The Hawkins crew is smart, and as they pull on the various threads of what’s unfolding in their traumatized town, it’s always fast-paced and incredibly satisfying to watch. Plus, it’s got some team-ups that we’ve already grown to love – Dustin and Steve, lookin’ at you – while introducing some surprising new ones, like Robin and Nancy. Oh, and new character Eddie, played charismatically by Joe Quinn, is a welcome addition who fits seamlessly into the group.

Hopper’s storyline, though, is something else entirely – in fact, there are moments where it feels like a different show altogether, but that’s not a bad thing. It’s no doubt the bleakest portion of the season, but it’s also beautifully shot and refreshingly action-heavy. Plus, it gives David Harbour some emotional moments to shine as Hopper goes through his most difficult journey yet. The best part of the California arc, meanwhile, is Millie Bobby Brown’s continually great performance as a very-much struggling Eleven and the much-awaited revelations about her past. The other parts of the California storyline, like an attempted buddy-comedy in a couple of the later episodes of Part 1, mostly feel pretty out of place in the larger scheme of things, despite their attempts at comedic relief.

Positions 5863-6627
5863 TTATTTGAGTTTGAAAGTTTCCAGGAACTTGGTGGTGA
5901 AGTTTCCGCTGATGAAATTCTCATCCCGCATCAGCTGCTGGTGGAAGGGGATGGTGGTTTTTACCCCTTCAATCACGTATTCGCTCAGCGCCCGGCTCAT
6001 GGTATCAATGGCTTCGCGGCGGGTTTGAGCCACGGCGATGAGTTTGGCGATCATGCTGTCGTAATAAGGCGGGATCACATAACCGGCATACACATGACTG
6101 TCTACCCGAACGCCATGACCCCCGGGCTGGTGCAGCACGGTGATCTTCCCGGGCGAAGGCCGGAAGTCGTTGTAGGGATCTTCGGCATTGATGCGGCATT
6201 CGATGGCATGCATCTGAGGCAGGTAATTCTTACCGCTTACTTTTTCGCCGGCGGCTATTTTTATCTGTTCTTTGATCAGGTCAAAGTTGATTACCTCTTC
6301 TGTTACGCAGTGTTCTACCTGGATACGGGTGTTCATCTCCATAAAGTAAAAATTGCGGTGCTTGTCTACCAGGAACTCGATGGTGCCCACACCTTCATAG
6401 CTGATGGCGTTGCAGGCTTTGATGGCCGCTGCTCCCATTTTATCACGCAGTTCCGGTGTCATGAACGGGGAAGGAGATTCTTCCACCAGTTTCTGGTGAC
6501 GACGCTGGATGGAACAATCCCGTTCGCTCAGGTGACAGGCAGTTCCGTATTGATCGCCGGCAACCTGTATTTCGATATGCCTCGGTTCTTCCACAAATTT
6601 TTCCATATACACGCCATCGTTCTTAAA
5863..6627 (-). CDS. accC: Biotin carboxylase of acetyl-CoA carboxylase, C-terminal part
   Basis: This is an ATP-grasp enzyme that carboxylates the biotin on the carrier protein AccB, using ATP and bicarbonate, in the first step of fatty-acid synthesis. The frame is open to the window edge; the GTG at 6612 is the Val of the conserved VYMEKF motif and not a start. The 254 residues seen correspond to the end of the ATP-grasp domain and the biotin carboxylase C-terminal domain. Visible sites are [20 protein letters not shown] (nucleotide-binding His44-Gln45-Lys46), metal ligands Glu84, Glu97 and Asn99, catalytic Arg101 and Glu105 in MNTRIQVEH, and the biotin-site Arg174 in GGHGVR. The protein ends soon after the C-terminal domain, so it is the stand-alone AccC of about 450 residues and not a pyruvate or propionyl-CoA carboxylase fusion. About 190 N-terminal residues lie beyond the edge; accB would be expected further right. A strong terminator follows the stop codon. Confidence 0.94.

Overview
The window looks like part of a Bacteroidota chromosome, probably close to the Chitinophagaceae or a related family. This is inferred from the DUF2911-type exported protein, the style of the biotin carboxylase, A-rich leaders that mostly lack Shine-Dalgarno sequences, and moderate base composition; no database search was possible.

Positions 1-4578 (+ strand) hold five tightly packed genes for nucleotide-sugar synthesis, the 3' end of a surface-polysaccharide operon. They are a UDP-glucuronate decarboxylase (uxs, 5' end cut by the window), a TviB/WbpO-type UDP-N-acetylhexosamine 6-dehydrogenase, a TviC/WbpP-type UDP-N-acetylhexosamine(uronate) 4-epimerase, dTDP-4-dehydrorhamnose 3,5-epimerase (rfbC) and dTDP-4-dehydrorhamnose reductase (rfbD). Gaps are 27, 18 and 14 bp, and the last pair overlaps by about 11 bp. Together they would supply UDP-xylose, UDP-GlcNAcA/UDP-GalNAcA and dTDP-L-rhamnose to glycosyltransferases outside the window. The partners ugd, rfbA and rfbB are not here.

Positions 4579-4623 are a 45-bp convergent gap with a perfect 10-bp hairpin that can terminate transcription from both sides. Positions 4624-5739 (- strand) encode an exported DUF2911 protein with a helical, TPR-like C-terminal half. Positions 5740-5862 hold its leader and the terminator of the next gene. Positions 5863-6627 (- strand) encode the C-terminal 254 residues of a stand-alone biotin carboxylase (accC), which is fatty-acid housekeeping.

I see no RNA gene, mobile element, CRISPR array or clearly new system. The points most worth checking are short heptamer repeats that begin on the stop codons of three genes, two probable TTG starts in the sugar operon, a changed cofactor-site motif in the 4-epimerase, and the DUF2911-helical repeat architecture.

So, yeah, it’s a lot! And the episodes’ runtimes accommodate; five of them clock in around an hour and 15 minutes, the seventh is a whopping hour and 40 minutes long, and the shortest episode among them is still an hour. But, surprisingly, the scripts are incredibly tight. Never once do they feel over-indulgent, or like the story’s jogging in place. In fact – and bear with me here, because I can’t believe I’m saying this either – it feels like some of the earlier episodes could’ve been longer. Every scene in each storyline does something to move the needle forward, and on one hand, that’s exciting. On the other hand, none of the more emotional developments (and there are quite a few) are given much of a chance to breathe.